Is there something prior to Awareness?

We have just no way of knowing.

Your scientific analysis stops short of giving any explanation for ‘Awareness’. Is it because there is no objective scientific account that could be given for it? In that case, how could you include it in your scientific picture of what happens in meditation?

You seem to present the whole process of meditational ‘search’ as a logical process of thinking. Is it? If it is not, what does one do in meditation? How does the ‘search’ actually work?

I think your hope in writing a paper like this is to provide not just some sort of scientific account of what goes on meditation, but also to provide what you think are tools justified by science and congruent with tradition. For instance, one could use methods such as pressing the uvula with one’s tongue one could “suspend mentation and life-process will stop.” Wouldn’t one just die, then?

But you are not sure in your hope. So you say:

Such techniques and more vigorous tantric methods prescribed elsewhere like further stretching the tongue to touch the pituitary suggest that a state of null mind is achievable through manipulation of brain.

Let us hope that future scientific developments will be able to help in bringing about a shift from “self” to “Self” in the operational neuronal circuits of human brain.

This is just a hope (for instance, one really has to stretch the tongue quite far ‘to touch the pituitary!’). Your scientific bias and faith in science are well revealed in your hopes” that “a state of null mind is achievable through manipulation of brain,” and “future scientific developments will be able to help in bringing about a shift from “self” to “Self” in the operational neuronal circuits of human brain.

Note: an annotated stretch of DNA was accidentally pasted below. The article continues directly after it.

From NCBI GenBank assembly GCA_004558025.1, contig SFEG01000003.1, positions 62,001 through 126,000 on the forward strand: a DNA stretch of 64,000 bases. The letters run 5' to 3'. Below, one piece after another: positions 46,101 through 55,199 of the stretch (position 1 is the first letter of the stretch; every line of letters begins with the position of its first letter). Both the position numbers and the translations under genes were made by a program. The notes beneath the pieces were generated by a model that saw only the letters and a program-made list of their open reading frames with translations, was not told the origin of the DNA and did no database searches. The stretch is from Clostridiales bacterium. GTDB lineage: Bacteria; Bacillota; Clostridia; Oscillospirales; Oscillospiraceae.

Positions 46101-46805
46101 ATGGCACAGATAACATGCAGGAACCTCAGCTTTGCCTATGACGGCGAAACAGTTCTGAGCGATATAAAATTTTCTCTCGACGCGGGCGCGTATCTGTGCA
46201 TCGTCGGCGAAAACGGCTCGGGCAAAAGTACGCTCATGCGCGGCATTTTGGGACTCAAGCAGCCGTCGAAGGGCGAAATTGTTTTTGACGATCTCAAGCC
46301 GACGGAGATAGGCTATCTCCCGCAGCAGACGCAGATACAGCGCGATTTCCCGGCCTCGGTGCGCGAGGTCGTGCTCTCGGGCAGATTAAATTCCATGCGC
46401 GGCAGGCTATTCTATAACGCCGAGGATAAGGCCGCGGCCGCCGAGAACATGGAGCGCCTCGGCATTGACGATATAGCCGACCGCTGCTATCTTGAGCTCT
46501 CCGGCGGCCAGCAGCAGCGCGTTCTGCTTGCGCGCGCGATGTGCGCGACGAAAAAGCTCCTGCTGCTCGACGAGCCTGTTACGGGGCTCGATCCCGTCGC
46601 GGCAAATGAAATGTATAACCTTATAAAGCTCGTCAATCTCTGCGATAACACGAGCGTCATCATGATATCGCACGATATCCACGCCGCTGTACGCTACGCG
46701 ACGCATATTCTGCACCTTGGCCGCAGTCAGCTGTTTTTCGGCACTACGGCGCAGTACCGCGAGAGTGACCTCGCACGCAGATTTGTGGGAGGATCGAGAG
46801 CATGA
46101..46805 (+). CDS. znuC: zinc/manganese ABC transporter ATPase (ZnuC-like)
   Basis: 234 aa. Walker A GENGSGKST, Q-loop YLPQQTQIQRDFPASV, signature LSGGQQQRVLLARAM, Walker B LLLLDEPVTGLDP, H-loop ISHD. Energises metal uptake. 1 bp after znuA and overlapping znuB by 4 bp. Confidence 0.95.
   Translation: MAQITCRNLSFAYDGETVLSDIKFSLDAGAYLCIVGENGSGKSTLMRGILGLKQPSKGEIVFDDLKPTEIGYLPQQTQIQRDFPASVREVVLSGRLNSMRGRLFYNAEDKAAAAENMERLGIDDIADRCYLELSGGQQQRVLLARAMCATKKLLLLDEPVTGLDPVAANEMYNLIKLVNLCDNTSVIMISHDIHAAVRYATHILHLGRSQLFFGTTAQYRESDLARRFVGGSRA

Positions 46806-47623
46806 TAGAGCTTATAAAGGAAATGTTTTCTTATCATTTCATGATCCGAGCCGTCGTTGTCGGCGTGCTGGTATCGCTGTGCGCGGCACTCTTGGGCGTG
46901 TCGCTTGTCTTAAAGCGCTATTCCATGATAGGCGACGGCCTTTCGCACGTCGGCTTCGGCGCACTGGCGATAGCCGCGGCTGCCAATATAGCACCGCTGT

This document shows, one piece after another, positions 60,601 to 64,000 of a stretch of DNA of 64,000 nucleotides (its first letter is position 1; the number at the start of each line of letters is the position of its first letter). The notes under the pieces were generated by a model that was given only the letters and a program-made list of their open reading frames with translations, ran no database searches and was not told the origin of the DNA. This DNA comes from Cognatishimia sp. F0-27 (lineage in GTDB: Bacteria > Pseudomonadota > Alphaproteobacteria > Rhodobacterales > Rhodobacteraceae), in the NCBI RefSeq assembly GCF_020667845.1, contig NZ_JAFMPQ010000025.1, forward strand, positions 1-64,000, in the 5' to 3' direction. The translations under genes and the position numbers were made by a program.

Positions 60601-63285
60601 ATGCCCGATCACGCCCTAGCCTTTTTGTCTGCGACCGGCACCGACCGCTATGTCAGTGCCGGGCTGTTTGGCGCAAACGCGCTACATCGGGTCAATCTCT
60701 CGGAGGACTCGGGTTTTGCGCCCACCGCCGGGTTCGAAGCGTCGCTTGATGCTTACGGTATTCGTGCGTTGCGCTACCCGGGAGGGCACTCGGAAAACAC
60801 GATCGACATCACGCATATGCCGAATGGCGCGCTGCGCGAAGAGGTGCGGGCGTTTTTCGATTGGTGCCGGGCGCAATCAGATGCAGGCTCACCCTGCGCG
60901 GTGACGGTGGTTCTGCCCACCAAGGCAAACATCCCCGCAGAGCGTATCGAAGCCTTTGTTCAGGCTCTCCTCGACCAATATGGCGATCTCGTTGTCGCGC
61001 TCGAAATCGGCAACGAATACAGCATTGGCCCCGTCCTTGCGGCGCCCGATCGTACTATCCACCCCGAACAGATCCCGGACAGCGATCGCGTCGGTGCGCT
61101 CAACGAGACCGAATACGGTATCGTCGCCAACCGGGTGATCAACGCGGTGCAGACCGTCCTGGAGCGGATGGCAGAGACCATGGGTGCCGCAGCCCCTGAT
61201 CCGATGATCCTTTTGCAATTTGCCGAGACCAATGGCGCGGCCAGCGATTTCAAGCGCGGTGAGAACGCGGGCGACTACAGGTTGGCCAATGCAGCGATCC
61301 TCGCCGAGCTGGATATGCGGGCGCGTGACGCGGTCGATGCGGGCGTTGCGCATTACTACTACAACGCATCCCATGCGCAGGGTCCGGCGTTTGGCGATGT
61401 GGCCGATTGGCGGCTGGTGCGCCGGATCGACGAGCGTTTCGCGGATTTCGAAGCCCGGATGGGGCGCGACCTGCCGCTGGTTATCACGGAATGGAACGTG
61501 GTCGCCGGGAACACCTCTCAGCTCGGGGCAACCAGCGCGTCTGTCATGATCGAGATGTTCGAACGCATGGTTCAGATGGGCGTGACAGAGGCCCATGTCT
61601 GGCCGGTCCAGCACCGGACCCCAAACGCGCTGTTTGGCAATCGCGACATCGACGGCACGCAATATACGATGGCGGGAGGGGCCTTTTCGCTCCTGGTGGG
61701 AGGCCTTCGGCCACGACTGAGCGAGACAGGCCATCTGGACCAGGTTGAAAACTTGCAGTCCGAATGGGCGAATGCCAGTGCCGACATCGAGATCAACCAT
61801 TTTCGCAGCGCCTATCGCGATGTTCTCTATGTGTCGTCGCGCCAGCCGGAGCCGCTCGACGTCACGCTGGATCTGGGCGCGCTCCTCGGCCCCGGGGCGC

You also believe that “Future work on brain chemistry may be able throw up more such molecules that define the “ineffable bliss and inexplicable happiness” of a Jivanmukta.” People are nowadays doing with less than that, with ecstasy and such other drugs, and they are content!

My final comment is, if you hope to do this, then why bother with meditation or any other spiritual pursuit? Why even say, “You don’t have to acquire any knowledge...It is actually giving up what you have?” (Tell that to a scientist!) Why not just wait for science to come up with the trick? The problem with that approach, however, is that, once it is commercialized, it would only be accessible to the rich and powerful few! What happens to the rest of humanity? In fact, you said in this regard:

In order to scale up for mass application of what is achieved at an individual level to all of humanity, it is necessary to rewrite the high-skill algorithm to a low-skill routine. Understanding neurochemistry and the hierarchical neuronal “gateways” responsible for operationalising a “Universal Self” as against an individual “self” may help in this direction.

Good luck!

P.S: By the way, I have been putting up some notes and recent articles of mine such as “Thought, the Natural State and the Body -- Deconstruction of Spirituality in UG Krishnamurti,” Phenomenological Deconstruction (or Dissolution) of the Mind-Body Problem,” “Other Minds, Privacy and Private Language,” “My Last Visit with UG,” “Being with UG – His Teaching Process,” and “How I Met UG,” on my Blog Page: You may be interested in checking them out.

With best regards,
Narayana Moorty

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Page last updated: 10-Jul-2012